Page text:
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saints are kept by the power of God, through faith, unto salvation; yet they must watch and pray, and attend to their immediate duty, lest they step into some forbidden path, and greatly dishonour his name. Noah, the preacher of righteousness, busied about remote concerns, falls into shameful intoxication. Moses, the meekest of men, the moment he neglects present duty, speaks unadvisedly and wickedly with his lips. Aaron, the priest, straying step by step, is persuaded to make a golden calf.
The prophet Jonah, turning aside from duty, attempts to flee from the presence of his Maker; and after a merciful deliverance, he replies with presumption. David, the man after God's own heart, forgetting his honour and duty, commits adultery and then is guilty of murder. Peter, the ready follower of Christ, by turning aside a little, unexpectedly, with an oath denies his Lord and master. What stains in these characters! What dishonour to the cause of religion! And would believers at the present day, not wound their own souls and the cause which they have espoused, by some heinous transgression, let them be careful not to neglect their immediate duty.
8th. To be busy about remote concerns, to the neglect of present duty, proves the final destruction of many of the human race. Mankind have immortal souls committed to their care, which they are forbidden to neglect upon the pain of death. They, who are busy here and there, till they loose their souls, will experience an irreparable loss. As the man was unable to pay the talent of silver as a ransom for his life, so they will ever be unable to pay the uttermost farthing, or to redeem their souls from the curse of the law. Although heaven is at an infinite remove in consequence of sin ; yet, through the atonement of Christ, and the means of grace, it is possible to be obtained. Notwithstanding, it may be lost; and some, instead of eternal life, reap eternal death. Not only open vice, but the neglect of immediate duty, the neglect of the great salvation, proves the final ruin of many. Let us again call to mind the words of the text. And as thy servant was busy here and there, he was gone. It does not appear, that he was busy in sinful or unlawful pursuits. But he neglected safely to guard and keep the one delivered into his custody; and for the safe keeping and delivery of whom, he was responsible, even at the expense of his own life. Whilst he was engaged in other pursuits of less solemn importance ; the prisoner made his escape.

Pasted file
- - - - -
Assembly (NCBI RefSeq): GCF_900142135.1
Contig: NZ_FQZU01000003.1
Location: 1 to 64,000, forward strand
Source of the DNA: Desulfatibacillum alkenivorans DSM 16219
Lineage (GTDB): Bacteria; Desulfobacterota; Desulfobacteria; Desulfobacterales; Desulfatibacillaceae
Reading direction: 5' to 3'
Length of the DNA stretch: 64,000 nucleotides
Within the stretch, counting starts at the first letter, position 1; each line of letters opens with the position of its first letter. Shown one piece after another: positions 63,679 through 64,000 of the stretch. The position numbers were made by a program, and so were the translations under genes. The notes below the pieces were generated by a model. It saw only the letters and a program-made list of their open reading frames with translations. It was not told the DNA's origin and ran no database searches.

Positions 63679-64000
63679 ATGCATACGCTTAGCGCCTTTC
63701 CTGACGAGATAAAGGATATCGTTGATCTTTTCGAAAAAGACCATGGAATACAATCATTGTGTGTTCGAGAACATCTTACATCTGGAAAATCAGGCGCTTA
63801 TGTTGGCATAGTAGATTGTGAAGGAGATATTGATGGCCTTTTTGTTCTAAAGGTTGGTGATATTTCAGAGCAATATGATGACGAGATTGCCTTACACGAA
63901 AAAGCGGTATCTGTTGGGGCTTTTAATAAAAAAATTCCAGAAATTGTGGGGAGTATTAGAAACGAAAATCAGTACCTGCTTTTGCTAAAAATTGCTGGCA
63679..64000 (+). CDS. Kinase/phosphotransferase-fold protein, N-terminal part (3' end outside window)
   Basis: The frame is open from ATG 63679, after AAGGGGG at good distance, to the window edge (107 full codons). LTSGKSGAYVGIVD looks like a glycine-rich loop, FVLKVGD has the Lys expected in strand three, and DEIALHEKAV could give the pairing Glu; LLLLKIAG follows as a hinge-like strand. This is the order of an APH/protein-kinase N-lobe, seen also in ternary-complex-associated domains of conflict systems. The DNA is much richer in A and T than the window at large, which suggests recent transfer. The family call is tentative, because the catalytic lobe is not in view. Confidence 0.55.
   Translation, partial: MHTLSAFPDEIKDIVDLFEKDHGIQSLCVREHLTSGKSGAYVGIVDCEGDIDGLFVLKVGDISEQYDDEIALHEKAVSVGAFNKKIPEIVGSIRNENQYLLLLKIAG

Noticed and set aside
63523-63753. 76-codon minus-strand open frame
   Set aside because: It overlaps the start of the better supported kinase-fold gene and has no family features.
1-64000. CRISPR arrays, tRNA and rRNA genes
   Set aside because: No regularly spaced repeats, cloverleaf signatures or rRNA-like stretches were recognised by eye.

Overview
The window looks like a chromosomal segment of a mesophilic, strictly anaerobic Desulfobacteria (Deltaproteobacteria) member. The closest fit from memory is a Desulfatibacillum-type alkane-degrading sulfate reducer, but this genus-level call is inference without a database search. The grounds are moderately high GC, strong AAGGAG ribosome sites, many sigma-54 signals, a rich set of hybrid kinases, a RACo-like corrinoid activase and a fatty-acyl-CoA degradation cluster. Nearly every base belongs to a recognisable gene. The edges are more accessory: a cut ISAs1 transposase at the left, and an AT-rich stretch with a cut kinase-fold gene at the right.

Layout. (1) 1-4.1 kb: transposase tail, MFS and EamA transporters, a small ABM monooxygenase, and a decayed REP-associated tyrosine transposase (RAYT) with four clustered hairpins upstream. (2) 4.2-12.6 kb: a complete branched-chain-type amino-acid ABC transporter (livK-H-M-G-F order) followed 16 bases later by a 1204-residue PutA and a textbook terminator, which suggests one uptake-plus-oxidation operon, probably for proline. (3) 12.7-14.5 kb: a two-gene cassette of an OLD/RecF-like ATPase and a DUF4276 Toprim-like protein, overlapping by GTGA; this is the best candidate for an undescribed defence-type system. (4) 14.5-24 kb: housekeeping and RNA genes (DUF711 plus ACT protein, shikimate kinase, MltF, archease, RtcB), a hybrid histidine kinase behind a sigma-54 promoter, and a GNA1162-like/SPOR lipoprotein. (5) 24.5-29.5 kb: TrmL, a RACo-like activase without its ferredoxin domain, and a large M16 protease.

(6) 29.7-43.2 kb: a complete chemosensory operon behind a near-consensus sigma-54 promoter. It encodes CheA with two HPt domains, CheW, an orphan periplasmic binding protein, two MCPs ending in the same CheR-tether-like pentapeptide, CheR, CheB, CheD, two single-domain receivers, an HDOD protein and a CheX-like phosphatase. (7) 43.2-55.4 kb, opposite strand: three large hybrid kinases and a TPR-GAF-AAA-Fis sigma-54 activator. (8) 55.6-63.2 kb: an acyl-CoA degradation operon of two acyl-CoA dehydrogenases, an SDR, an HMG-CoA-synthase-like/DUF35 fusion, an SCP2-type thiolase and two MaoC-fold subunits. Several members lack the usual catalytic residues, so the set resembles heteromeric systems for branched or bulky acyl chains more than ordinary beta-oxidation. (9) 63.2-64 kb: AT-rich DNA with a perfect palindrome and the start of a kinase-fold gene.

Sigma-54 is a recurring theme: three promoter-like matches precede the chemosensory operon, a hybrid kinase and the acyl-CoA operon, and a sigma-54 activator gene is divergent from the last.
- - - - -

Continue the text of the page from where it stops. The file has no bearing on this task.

Just so many lose their souls by seeking mere trifles, instead of striving to enter in at the strait gate. Instead of engaging with seriousness in immediate duty, which is of infinite moment; they would be busy here and there in remote concerns, till they think it a convenient season. The gospel is committed to them; and they are charged to keep it unto the day of Jesus Christ. But when the Holy Spirit urges to immediate duty, whether of repentance, prayer, or perseverance, how do some resort to remote concerns? perhaps to a social circle, a pleasing anecdote, or some novel.
Instead of making the word of God their guide, they follow the fancies of a lively imagination. In times of general awakenings, whilst some engage with all diligence, through divine grace, to work out their own salvation with fear and trembling; others, with unremitting perseverance, work out their own destruction. They suffer some pursuit, remote from the great end of their being, to engage their attention, till death comes upon them unawares, and they are destroyed suddenly, and that without remedy. Thus their souls are gone; gone to the region of darkness and the perdition of the ungodly. Would they in time have laid their dearest interest to heart, they would not, with consternation in eternity, lament their criminal neglect. How solemn the fact! how alarming the truth! that the being busy about remote concerns, to the neglect of present
duty, proves the final destruction of many of the human race.